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Manchester City Vs Queens Park Rangers - The Greatest Premier League Game of All Time?

Thursday 11th September 2014
With the international break proving to feel a lot longer than it actually is Connor Natella jumps into his TARDIS to look back at his favourite Premier League game of all time.

It's been a long two weeks. It always is whenever the Premier League takes a break, so during this difficult time I've been pondering over the great games the league has offered us over the last two decades with the hope of selecting one. One defining game. One game which encapsulated the extraordinary appeal of the most watched league in world football. I started with the day that Manchester City's quest to dominate reached fruition, with that goal on the last day. I watched Arsenal win the league unbeaten in 2004, Viera's goal against Leicester sealing the deal. I poured over the sheer domination that Manchester United enjoyed between 1998-200 and again between 2006-2009. I saw valiant relegation battles and top of the table clashes. Jubilation in success, devastation in defeat.

However, when I sat down to ponder what my favourite Premier League game of all time was I don't mind admitting, I stuttered. It's the type of question everyone has a routine answer to, yet it took me a good deal of searching through the years of great games the league has served up to arrive back where I started. 2012, 13th May, Manchester City VS QPR, Sergio Aguero.

It's important to remember that football is made of numbers. Points tallies, league tables, goals scored, transfer fees. The living body of football is statistics and structure. It confines the game, gives things value, rewards victory and upholds defeat. Football from a logical, numerical standpoint makes sense. Almost, satisfyingly so. Arsenal's record in 2004 was so significant because of the statistical improbability. That defining number - zero losses.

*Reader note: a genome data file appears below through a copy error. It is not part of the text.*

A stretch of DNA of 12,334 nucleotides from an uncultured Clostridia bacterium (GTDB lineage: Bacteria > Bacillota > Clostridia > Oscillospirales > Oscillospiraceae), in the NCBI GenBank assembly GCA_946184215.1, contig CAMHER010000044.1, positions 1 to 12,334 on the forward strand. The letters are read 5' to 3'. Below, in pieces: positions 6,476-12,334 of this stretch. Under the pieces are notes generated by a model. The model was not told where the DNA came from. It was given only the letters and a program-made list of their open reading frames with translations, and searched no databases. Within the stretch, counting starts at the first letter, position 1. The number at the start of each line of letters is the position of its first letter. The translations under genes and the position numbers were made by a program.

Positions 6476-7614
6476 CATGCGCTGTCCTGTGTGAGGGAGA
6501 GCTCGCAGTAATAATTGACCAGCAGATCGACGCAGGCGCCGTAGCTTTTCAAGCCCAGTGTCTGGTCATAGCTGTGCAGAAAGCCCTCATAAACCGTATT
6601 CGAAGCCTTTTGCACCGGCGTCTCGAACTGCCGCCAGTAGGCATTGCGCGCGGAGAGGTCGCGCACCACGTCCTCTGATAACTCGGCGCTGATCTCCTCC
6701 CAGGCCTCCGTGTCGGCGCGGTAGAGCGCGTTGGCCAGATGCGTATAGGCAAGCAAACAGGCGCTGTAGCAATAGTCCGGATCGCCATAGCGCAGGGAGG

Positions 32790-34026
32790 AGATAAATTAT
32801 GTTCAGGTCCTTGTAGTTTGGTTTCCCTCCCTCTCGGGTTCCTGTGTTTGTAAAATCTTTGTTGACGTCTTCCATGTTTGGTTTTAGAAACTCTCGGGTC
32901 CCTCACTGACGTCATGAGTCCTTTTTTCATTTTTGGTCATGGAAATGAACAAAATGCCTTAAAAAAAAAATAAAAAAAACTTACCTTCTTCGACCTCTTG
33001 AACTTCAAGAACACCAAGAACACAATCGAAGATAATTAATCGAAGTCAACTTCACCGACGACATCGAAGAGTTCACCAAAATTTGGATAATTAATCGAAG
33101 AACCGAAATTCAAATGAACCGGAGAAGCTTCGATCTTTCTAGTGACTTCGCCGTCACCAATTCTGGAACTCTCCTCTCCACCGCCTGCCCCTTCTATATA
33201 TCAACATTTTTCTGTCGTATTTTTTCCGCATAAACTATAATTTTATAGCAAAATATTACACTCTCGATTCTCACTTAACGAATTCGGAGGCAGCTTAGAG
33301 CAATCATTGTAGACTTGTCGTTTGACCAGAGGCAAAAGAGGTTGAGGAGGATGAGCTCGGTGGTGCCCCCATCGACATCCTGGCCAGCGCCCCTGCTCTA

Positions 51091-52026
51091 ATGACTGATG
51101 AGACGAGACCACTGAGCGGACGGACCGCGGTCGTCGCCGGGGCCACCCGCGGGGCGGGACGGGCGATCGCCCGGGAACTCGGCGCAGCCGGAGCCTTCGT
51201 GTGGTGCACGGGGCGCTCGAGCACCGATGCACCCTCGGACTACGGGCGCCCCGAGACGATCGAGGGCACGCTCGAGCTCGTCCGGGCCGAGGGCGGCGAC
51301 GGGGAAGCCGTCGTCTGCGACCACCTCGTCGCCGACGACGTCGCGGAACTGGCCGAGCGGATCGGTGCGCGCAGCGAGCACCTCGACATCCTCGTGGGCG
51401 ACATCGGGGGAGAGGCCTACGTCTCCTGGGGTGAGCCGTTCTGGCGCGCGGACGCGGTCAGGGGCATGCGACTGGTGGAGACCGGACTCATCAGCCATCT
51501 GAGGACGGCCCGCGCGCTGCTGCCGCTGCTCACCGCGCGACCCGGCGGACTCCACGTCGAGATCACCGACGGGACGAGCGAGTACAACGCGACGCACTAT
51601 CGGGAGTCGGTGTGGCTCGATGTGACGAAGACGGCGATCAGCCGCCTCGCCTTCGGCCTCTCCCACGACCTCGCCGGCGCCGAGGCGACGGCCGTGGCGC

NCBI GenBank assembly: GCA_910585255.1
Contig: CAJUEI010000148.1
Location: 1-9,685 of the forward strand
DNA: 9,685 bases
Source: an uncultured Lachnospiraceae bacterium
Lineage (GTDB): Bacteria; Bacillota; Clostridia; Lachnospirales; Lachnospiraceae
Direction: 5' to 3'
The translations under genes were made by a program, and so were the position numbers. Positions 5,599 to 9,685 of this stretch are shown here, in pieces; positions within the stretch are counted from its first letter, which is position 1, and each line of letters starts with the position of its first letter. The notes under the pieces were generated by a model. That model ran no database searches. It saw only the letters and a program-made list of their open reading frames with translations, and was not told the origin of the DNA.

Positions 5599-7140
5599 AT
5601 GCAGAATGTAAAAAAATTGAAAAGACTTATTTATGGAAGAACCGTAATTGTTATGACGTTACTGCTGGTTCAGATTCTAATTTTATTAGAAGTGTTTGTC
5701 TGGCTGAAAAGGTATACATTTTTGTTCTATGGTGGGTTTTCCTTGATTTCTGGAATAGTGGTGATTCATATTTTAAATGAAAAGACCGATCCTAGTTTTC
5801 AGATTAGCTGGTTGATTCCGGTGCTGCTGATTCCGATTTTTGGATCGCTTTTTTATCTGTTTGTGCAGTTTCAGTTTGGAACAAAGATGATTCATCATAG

This numerical structure of confinement is not enough for us, however, we need rules and laws to stop it from imploding in upon itself. Every game sees these rules broken and every game sees the consequences of doing so. They are heatedly debated, lamented, celebrated. They keep the very ceiling from caving in. Innovation from a rule maker is regarded with the utmost suspicion before it is welcomed. The rules we play according to are rigid, unchanging and stable…

… Everything football isn't.

It is within this confinement, this rigidity that flair comes to the fore. It is the job of the players to find a way of producing magic in a game with logic at its very core. The essence of football comes in the tricks and the turns, the magnificent goals, the last minute saves, the passion exuded in that sacred time between minute 1 and minute 90 is what is remembered, not so the numbers, not so the rules; but the magic. So here we come to my justification for having reviewed, however crudely, over twenty years of top flight football and coming to the conclusion I have.

When Sergio Aguero picked the ball up a little before 5pm on Saturday May 13th, I don't think he quite comprehended what that moment meant. Not then, anyway. With his step past the defender, his blasted shot across goal, Sergio Aguero aligned everything we want as fans of the game. Pure, undiluted magic, at a time when the numbers counted for everything, the time limit looking for all the world as though it would come just too soon. Logic and magic fused, played in unison, sheer history. But it's that goal we remember, not the points tally. Possession stats for the game? Out the window. Shots on goal? A mere irrelevance. I'm no City fan, but ask any of them and they'll tell you they've relived that goal more times than they care to remember. It's why I love football, and it's exactly why you should too.


Well that was Connor's favourite match in the Premier League, which was yours, comment below:
Connor Natella
Experience of working at clubs between non-league and the Championship, currently Assistant Manager at New Milton Town FC and Academy Coach at AFC Bournemouth.

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